February 5, 2008

Off-Grid 101

Off-grid? We were never on

Grid not needed
Poster power

Perhaps the biggest obstacle to the take up of off-grid technologies, says the Wall Street Journal Asia, could be their rapid success. Rising demand is leading to serious shortages of equipment. “It’s rare that you can get photovoltaic cells off the shelf, and on wind turbines you’re sometimes looking at a year’s wait,” says USAID’s Gordon Weynand. �We have to get in the queue like everyone else.”

Planners and policy makers have long pondered how best to supply light and power to remote areas of developing countries, where some 1.6 billion people — about a quarter of the world’s population — still live without electricity.

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Pix of the water system, concrete walls, rocks and a big hole…




Here are some pictures of the water system, it is all inside our cabin so we don’t have to worry about anything freezing. It basically works like this, we have a 55 gallon plastic (food safe) barrel next to the sink, it is filled with clean water. We placed a length of black plastic tubing (it’s like a hard water hose) going down into the inside of the barrel, it goes all the way to the bottom of the barrel. This goes to a 12 volt water pump, this is attached directly to the water faucet which is attached to the wall above my sink. The pump is powered by one of the big batteries in our power system. It is always powered on, but only comes on when the faucet is opened. When the faucet is opened, the pump immediately pumps water from the barrel to the faucet, it creates pressure so the water comes out hard enough to do what I need it to do. Right now, there is only cold water, we have to rely on our wood stove to provide hot water for now, that will change in the future, but for now, it works great!

The graphic I drew is pretty close to how it really looks, but things are a bit farther apart then I drew, the barrel is pretty close to the sink, the pump is really that close to the faucet, the sink is not that far from the faucet, and the battery is not that close to everything else.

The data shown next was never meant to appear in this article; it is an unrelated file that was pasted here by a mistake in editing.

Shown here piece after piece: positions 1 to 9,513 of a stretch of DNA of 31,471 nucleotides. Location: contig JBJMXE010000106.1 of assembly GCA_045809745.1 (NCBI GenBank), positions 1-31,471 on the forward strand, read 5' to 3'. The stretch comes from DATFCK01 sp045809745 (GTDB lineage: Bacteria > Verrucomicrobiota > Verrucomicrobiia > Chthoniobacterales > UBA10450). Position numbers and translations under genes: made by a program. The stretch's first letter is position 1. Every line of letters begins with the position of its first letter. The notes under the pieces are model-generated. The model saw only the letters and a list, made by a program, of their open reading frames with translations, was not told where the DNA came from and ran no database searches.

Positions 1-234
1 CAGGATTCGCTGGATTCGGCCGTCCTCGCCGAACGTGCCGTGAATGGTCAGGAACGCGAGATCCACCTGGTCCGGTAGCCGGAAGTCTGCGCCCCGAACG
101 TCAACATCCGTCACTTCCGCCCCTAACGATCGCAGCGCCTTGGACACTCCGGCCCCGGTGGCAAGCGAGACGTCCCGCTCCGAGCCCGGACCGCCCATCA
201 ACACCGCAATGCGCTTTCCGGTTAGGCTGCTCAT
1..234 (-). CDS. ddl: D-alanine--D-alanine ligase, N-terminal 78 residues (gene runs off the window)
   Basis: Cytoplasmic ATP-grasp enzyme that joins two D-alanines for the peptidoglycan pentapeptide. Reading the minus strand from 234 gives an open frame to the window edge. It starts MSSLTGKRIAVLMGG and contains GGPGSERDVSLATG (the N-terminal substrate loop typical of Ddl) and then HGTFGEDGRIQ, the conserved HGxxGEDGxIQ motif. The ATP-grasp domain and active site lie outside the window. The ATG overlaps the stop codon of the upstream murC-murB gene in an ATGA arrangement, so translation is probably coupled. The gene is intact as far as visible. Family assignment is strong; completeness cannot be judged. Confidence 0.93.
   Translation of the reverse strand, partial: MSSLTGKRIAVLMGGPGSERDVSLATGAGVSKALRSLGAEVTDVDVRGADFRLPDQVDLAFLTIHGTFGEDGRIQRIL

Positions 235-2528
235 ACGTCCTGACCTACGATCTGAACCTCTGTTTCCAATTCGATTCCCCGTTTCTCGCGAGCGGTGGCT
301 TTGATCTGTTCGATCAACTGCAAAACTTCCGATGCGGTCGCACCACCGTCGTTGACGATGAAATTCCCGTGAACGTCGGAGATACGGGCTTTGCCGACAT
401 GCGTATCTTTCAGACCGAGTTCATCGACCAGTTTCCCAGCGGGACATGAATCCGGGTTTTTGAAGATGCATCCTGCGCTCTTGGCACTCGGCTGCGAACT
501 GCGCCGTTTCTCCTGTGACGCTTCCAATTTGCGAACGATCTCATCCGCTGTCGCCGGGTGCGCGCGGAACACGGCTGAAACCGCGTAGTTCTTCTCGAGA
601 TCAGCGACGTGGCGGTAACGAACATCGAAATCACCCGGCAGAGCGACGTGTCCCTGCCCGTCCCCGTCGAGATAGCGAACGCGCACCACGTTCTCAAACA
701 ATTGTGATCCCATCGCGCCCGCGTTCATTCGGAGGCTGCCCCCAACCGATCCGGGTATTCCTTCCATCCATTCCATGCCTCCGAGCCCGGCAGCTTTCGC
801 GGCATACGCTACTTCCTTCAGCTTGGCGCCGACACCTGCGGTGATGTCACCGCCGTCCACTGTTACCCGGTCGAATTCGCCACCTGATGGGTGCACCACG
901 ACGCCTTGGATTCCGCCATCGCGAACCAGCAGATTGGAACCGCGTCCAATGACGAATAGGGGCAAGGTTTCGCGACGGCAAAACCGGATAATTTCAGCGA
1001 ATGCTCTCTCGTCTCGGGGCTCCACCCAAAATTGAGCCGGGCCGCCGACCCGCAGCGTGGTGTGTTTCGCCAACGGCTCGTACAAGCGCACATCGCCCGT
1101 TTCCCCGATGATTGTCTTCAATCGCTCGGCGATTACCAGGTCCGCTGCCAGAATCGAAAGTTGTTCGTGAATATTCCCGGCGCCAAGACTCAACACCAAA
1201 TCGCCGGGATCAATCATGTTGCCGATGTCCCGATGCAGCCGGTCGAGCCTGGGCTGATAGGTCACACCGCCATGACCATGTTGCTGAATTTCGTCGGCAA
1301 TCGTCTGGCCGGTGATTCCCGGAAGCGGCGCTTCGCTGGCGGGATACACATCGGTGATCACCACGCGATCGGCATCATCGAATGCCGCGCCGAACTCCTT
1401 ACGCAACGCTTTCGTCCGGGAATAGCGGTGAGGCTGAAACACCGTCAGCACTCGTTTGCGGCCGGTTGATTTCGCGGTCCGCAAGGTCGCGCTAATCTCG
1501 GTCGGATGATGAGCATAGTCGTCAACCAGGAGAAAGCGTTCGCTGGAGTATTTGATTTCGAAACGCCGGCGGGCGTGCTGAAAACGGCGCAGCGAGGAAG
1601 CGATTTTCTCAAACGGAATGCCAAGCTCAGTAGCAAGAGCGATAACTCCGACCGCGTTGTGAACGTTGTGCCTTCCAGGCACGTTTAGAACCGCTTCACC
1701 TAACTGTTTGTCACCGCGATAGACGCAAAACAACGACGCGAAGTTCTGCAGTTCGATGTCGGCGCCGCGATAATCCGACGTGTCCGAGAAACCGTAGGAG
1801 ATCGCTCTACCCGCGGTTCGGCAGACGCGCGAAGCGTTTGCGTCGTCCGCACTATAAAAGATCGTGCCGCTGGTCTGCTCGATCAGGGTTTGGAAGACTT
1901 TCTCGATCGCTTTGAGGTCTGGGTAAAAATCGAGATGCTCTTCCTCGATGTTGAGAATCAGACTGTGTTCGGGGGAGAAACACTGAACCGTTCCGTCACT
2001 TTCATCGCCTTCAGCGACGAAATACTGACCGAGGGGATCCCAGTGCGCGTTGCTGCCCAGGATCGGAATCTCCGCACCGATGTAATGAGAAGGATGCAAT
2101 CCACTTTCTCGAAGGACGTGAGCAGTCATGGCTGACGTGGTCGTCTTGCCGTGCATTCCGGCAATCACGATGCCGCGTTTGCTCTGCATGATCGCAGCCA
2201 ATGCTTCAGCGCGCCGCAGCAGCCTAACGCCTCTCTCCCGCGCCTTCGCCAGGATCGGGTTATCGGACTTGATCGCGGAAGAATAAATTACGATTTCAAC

My sink

I love my sink, it was a “found treasure”, when we still lived in Irving, I was coming home from work, taking one of my usual short cuts, I passed a rent house that was being renovated. There was a pile of trash and stuff sitting out near the street. I saw the sink sitting there and decided that it would be mine. I went home, got Bob, we went back and got the sink and a few miscellaneous items, it’s amazing what people throw away! :) The sink has been around for a while, I would guess it’s a 40s or 50s model, you don’t see them like this anymore. It’s enameled steel, white, with a double bowl design, what is different is it has built in drain boards on both sides of the sink, (all made out of enameled steel), it has an art deco look to it. The enamel is in pretty good shape, it does have a few dings in it, but far fewer than my original sink at my old house! The biggest advantage for me is the drain boards, most people now days have automatic dish washers and don’t have much need for these, but since I am living more like a pioneer, the drain boards are a real help to me.

Bob …

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